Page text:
I have never done qualitative research before. I also have never spoken Thai. So when I decided to develop a project in Bangkok where I would interview women on their experiences with stigma, I thought I might encounter unexpected challenges, but in reality, I had no idea what to expect. In my first interview, I greeted my participant in broken Thai and tried to express how grateful I was that she was there. For the first ten minutes, all I could do was nod enthusiastically when my colleague mentioned my name or “UCSF” in English between, what sounded to me, like a jumble of Thai. I felt completely lost and confused.
When I imagined this moment hundreds of times before, I envisioned myself in charge and in control of the interview, but began to panic when I quickly realized I could not even figure out where my colleague was on the interview guide. I smiled nervously whenever the participant looked at me, hoping that my face was providing an appropriate reaction to what she said. My study asked about HIV, pregnancy, and stigma—all sensitive topics—and I was mortified of accidentally offending my participants.
A few moments later, though, she began to cry. I watched as her eyes reddened and filled with tears and then as she tried to hold them back for the sake of finishing the interview until she couldn’t anymore. Her hands began to shake a little as she wiped the tears from her face. Suddenly, our language barrier had dissolved. I didn’t need to understand what she had said to know that she gave us a personal piece of her story and that she needed to be comforted in the moment. I handed her a tissue and rubbed her back until she was calm again.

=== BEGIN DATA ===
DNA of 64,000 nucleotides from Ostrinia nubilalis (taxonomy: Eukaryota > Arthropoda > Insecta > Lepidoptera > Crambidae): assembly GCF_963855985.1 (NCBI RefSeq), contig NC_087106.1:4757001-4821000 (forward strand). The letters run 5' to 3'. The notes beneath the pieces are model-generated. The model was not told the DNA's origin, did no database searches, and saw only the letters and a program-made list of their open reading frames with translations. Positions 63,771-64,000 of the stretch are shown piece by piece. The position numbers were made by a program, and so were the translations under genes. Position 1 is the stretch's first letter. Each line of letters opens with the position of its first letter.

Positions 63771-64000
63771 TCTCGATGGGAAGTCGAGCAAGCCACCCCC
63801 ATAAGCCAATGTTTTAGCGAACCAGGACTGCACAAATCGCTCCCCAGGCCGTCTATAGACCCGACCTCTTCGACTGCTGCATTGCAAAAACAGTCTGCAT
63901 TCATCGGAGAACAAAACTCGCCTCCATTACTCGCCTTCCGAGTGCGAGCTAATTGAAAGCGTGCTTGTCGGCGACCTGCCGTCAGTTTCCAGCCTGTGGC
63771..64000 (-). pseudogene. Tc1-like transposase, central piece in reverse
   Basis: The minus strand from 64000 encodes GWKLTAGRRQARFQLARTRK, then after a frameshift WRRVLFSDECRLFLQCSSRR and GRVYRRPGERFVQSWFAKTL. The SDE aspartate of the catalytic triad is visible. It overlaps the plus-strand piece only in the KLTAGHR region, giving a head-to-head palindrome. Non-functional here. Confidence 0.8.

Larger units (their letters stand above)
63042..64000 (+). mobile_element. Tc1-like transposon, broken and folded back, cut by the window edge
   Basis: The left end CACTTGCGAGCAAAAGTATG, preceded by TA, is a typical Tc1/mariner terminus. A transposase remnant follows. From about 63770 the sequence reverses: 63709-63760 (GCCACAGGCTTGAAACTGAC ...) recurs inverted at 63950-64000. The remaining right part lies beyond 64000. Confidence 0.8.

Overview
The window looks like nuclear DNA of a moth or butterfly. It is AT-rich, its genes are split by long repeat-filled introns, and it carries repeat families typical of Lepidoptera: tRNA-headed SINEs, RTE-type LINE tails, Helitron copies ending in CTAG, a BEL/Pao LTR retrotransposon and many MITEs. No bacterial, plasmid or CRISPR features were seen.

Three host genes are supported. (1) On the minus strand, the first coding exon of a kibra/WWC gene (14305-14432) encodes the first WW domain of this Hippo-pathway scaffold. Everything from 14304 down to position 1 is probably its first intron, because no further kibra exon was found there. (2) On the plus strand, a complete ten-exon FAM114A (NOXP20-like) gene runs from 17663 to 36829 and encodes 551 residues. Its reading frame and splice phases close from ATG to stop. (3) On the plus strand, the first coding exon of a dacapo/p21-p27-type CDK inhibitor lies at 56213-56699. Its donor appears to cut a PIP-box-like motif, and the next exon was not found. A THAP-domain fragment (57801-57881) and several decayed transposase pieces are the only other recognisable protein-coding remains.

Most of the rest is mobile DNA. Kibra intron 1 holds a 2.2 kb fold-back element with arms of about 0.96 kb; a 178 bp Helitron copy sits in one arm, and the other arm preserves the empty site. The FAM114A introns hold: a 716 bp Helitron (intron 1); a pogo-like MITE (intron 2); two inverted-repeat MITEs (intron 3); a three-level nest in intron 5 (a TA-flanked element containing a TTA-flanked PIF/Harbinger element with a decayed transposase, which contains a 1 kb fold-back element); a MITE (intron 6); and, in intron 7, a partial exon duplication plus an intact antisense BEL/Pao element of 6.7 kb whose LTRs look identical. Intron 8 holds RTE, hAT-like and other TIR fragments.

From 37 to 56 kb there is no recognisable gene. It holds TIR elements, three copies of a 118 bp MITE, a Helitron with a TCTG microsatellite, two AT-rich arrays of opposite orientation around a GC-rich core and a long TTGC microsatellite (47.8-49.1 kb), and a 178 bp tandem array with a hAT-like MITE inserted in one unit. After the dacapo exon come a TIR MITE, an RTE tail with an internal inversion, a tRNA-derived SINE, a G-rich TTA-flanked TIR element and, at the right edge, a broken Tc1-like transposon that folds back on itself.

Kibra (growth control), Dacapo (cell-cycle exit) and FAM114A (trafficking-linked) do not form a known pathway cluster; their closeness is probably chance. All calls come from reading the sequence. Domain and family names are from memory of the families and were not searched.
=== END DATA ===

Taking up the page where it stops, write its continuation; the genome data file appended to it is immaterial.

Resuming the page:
When we concluded the interview, I thanked her repeatedly in Thai and told her how valuable she was to our project. As she walked out of the elevator, she told me that she has faith that I can change the way women with HIV are treated. Those words strongly resonated with me through the rest of my fieldwork. In each following interview, I was further motivated by the opportunity that the ten narratives I collected could act as the voice of many more women to actually catalyze a change in the way they are treated by their community.
In the moment, I could only digest their narratives as a series of body movements, emotions, and reactions. I was pleasantly surprised by how much of their story I could follow from this alone. I was reminded of the universal language of pain, disappointment, and happiness and the power of interacting with participants. There is no substitute for hearing a participant tell you about their most intimate moments, no matter what language it is in. I feel privileged to have been invited into those conversations and inspired by the strong women I met during my fieldwork.
By the time I was ready to fly home to San Francisco, I had increased my Thai vocabulary to a total of ten words (mamwng means mango, if you were wondering). But I left with a deep appreciation for my study team, the research I did, and, most importantly, the women who selflessly shared their stories with me in the hopes of together changing the lives of other women like them.
Natasha Mehta is a 2016 graduate of the Global Health Sciences master’s program.